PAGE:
Consumers Union : In Their Own Words

What They Tell You About:

Mercury and Fish

FishOn December 26, 2008, Consumer Reports released a "Q&A about mercury in fish," written as an interview with Dr. Urvashi Rangan. The magazine continued its campaign in July 2009 with "The benefits (and risks) of eating fish," where it reiterated various claims about mercury in seafood and linked to previous articles. Yet another story ran in August of 2009, "Choose safer fish, reduce your mercury risk.

Mercury and Fish

What They're Not Telling You

The dangers of mercury in commercial seafood, as espoused by Rangan, are not in line with up-to-date scientific thought and research. Two major epidemiological studies followed more than five hundred families on the Faroe and Seychelles Islands over an extended period. They measured maternal methylmercury levels, the form of mercury that can be found in fish. Scientists from the French National Centre for Scientific Research and the Institute of Scientific and Technical Information conducted cognitive testing on the islands' offspring. The conclusion of the Faroe Islands study included mild negative effects of methylmercury, while the Seychelles study found none. However, the Faroe Islands research was fatally flawed because it studied a population that was eating whale meat not fish. Whales are known to carry more mercury because of their size and are not routinely eaten in the US. This error in methodology was not acknowledged or addressed by Consumer Reports reporting at all.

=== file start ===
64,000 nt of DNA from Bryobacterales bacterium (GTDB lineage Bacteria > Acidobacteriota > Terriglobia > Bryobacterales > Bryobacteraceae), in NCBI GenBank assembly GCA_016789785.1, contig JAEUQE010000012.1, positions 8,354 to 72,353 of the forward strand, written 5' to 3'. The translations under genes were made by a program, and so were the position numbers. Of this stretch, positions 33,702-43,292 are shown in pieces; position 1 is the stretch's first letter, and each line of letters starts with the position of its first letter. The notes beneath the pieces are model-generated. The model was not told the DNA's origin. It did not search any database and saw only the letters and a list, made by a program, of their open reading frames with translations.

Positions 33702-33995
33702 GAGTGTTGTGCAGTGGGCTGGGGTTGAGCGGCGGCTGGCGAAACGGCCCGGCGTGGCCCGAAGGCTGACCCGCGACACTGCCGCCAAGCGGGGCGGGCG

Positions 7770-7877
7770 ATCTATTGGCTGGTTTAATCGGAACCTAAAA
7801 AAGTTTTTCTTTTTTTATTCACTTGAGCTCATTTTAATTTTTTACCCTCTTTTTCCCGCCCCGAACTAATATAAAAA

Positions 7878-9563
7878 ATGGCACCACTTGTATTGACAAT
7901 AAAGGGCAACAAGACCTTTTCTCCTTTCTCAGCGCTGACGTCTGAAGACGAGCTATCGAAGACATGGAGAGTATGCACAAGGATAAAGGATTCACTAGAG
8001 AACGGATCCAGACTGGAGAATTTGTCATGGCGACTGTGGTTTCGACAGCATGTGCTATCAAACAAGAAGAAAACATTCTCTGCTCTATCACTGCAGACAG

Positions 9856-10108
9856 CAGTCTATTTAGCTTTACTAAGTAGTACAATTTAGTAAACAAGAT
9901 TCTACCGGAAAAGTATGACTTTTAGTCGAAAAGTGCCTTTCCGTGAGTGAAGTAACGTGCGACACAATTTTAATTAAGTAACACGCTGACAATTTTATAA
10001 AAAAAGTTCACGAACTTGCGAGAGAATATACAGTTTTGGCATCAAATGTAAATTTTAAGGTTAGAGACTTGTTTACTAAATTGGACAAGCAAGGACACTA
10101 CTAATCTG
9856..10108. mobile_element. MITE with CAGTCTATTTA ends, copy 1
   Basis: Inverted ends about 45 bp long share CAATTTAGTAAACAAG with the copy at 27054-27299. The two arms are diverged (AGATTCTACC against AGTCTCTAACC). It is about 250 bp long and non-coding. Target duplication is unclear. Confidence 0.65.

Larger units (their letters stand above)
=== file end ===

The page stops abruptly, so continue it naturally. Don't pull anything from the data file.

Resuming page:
The Tough Questions:
Why does Consumers Union continue to ignore the latest science on fish and nutrition that argues consumers who skip the fish are actually introducing a health risk by not eating enough?